A blood test could detect ovarian cancer two years before women are currently diagnosed.
It could save thousands of lives, and will strengthen calls for women to be invited for ovarian cancer screening as well as breast cancer.
The blood test looks for four proteins released into the bloodstream by the most common type of ovarian cancer.
Epithelial ovarian cancer, which forms in the tissue covering the ovary, is diagnosed in more than 7,000 women a year and kills over 4,000.
A blood test could detect ovarian cancer two years before women are currently diagnosed. It could save thousands of lives, and will strengthen calls for women to be invited for ovarian cancer screening as well as breast cancer
Scientists, analysing the blood of 49 women a year before their diagnosis, were able to detect more than two-thirds of those who went on to get aggressive ovarian cancer.
They identified more than a quarter of women who would suffer aggressive ovarian cancer two years before their diagnosis.
A test able to detect ovarian cancer one or two years earlier could mean the difference between life and death as, by the time most women visit the doctor with confusing symptoms like bloating and stomach pain, the cancer has already spread.
If diagnosed at the earliest stage, 92 per cent of women with ovarian cancer survive five years or more, but among those diagnosed with the most advanced cancer, this falls to 12 per cent.
Dr Robert Graham, who led the study from Queen’s University Belfast, said: ‘Most ovarian cancer cases are caught at a late stage, so we hope to have developed a test which could detect ovarian cancer earlier.
‘We hope, with further research and in conjunction with the ovarian cancer research community, we can build the case to push experts towards a national screening programme for ovarian cancer in the future.’
Women with ovarian cancer are usually diagnosed after experiencing symptoms, which can be hard to recognise and include a swollen stomach, loss of appetite, abdominal pain and needing to urinate more often.
If a GP suspects ovarian cancer, an abdominal examination can be followed by a blood test for a protein called CA125, which may then lead to an ultrasound scan.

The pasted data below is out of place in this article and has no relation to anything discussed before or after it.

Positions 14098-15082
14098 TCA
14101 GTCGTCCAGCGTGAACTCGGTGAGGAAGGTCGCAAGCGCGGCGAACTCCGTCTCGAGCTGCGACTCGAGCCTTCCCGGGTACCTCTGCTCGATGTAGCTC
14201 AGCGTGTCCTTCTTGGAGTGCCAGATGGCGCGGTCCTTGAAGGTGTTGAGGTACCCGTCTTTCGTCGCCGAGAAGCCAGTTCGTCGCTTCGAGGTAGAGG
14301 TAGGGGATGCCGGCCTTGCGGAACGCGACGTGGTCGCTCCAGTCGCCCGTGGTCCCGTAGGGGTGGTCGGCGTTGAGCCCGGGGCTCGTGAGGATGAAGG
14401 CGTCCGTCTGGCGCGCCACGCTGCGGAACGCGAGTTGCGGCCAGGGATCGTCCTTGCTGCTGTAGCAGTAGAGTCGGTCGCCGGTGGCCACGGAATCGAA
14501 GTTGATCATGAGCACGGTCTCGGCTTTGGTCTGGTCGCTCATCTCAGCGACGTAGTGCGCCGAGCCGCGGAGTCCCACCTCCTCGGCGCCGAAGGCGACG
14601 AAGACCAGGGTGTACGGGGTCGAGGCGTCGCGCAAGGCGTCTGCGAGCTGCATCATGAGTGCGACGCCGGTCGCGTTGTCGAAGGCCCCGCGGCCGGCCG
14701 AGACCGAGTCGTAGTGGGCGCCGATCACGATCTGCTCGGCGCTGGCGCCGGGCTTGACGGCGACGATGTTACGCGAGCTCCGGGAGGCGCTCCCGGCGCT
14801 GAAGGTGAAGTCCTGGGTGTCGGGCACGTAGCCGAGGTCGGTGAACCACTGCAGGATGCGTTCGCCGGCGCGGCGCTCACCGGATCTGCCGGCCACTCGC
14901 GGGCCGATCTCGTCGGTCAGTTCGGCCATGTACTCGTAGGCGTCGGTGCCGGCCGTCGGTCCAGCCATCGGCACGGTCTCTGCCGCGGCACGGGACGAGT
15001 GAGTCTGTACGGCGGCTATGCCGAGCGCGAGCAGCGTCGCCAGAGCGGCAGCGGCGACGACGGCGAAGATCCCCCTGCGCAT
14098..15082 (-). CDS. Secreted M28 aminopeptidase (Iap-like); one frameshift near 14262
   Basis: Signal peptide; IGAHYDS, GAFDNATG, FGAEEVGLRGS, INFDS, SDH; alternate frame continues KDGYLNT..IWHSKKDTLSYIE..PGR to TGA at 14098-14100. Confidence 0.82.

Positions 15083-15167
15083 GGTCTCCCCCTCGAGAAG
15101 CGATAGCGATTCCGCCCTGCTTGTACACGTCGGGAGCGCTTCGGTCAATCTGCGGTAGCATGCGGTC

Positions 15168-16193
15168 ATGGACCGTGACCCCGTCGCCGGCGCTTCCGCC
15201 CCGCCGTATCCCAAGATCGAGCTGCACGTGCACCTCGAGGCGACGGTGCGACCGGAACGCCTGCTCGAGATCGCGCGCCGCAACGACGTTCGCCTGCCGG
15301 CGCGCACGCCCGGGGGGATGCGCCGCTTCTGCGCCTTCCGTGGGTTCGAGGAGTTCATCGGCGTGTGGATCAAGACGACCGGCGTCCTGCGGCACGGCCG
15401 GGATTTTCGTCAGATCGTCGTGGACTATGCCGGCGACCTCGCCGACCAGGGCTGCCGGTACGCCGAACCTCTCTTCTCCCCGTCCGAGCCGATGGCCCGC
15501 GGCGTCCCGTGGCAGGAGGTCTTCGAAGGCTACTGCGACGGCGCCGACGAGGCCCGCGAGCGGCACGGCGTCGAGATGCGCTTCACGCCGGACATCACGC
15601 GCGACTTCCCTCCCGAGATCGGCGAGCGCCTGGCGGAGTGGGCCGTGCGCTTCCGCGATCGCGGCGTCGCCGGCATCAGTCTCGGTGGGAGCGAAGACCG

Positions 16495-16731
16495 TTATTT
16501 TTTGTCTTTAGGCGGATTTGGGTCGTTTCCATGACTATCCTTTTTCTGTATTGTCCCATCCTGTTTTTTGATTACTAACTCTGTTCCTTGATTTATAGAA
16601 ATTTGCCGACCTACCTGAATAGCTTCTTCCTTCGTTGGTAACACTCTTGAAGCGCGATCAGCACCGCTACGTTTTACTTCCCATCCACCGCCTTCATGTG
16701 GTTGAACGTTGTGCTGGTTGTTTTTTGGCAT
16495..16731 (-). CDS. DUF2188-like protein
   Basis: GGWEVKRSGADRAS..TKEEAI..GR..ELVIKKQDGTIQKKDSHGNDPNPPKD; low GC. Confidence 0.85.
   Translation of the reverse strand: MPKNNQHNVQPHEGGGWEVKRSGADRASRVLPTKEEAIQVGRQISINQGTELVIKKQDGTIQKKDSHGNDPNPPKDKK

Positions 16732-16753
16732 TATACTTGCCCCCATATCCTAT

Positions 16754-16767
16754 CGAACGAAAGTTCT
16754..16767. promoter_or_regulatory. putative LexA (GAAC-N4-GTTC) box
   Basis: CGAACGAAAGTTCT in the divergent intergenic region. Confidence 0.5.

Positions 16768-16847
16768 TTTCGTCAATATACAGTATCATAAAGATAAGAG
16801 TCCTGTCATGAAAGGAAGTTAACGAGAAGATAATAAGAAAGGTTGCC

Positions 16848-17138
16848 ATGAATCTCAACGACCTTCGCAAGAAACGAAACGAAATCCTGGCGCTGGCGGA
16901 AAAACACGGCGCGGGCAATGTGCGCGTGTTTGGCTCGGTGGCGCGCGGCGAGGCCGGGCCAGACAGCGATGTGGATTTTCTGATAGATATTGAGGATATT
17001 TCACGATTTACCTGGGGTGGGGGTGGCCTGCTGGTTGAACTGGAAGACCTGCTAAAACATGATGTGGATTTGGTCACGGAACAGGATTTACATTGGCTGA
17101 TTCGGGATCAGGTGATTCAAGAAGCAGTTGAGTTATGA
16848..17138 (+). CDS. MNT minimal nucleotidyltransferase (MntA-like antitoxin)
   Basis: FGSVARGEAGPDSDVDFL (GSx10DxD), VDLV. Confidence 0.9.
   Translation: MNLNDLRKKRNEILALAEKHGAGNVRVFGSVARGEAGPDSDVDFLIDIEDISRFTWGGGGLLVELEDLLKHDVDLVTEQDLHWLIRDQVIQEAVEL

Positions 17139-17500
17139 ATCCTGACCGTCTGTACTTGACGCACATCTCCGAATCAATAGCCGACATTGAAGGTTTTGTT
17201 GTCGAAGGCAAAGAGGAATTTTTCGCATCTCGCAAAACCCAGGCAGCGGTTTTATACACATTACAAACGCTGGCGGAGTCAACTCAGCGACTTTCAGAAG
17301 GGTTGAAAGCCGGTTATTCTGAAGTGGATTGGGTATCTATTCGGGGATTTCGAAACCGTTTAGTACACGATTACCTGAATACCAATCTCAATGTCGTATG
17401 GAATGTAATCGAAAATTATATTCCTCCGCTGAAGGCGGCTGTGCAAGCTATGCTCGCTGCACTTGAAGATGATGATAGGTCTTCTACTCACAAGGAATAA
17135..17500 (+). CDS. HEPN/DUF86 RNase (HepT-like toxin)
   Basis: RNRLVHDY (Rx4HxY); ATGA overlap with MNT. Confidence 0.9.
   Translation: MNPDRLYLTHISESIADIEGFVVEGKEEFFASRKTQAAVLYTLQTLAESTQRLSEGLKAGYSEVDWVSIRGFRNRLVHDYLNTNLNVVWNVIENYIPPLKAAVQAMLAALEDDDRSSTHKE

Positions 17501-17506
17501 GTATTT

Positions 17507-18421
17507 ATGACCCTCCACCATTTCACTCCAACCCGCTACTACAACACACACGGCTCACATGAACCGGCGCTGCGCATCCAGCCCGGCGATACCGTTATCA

However the sixth most common cancer might be picked up by a much earlier blood test in healthy women.
This matters because two-thirds of women with ovarian cancer are diagnosed once the disease has already spread.
The new test, a study on which is published in the British Journal of Cancer, looks for four proteins in the blood and uses a computer algorithm to rate women’s risk of ovarian cancer from ‘intermediate’ to ‘severe’.
It was trialled using 80 initially healthy women from a previous study, whose blood was taken every year, and of whom 49 were later diagnosed with epithelial ovarian cancer.
A year ahead of their diagnosis, the test was able to identify 68 per cent of those who would develop aggressive ovarian cancer and 53 per cent of those who would get a more slow-growing cancer.
Two years before they were diagnosed, scientists detected 28 per cent of women who would get aggressive cancer and one in five of those set to get the less aggressive kind.
The CA125 protein, discovered in the eighties, has long been the gold standard for picking up ovarian cancer early in blood tests.
A study four years ago suggested an early blood test for this protein might cut deaths from ovarian cancer by a fifth in women over 50, saving thousands of lives.
But the three newly discovered proteins, taken together, could improve the effectiveness of the test, according to researchers, as CA125 is also raised in other conditions like endometriosis.
They now want to trial their test on a larger group of women and all types of ovarian cancer.
Dr Rachel Shaw, research information manager at Cancer Research UK, which part-funded the study, said: ‘Around half of ovarian cancer cases are picked up at a late stage, when treatment is less likely to be successful. So developing simple tests like these that could help detect the disease sooner is essential.’
Annwen Jones, chief executive of Target Ovarian Cancer, said: ‘Progress is desperately needed in detecting ovarian cancer earlier. These are very promising early results, but the number of women involved is still too small.’
WHY OVARIAN CANCER IS CALLED A ‘SILENT KILLER’
About 80 percent of ovarian cancer cases are diagnosed in the advanced stages of the disease.
At the time of diagnosis, 60 percent of ovarian cancers will have already spread to other parts of the body, bringing the five-year survival rate down to 30 percent from 90 percent in the earliest stage.
It’s diagnosed so late because its location in the pelvis, according to Dr Ronny Drapkin, an associate professor at the University of Pennsylvania, who’s been studying the disease for more than two decades.
‘The pelvis is like a bowl, so a tumor there can grow quite large before it actually becomes noticeable,’ Dr Drapkin told Daily Mail Online.
The first symptoms to arise with ovarian cancer are gastrointestinal because tumors can start to press upward.
When a patient complains of gastrointestinal discomfort, doctors are more likely to focus on diet change and other causes than suggest an ovarian cancer screening.
Dr Drapkin said it’s usually not until after a patient endures persistent gastrointestinal symptoms that they will receive a screening that reveals the cancer.
‘Ovarian cancer is often said to be a silent killer because it doesn’t have early symptoms, when in fact it does have symptoms, they’re just very general and could be caused by other things,’ he said.
‘One of the things I tell women is that nobody knows your body as well as you do. If you feel something isn’t right, something’s probably not right.’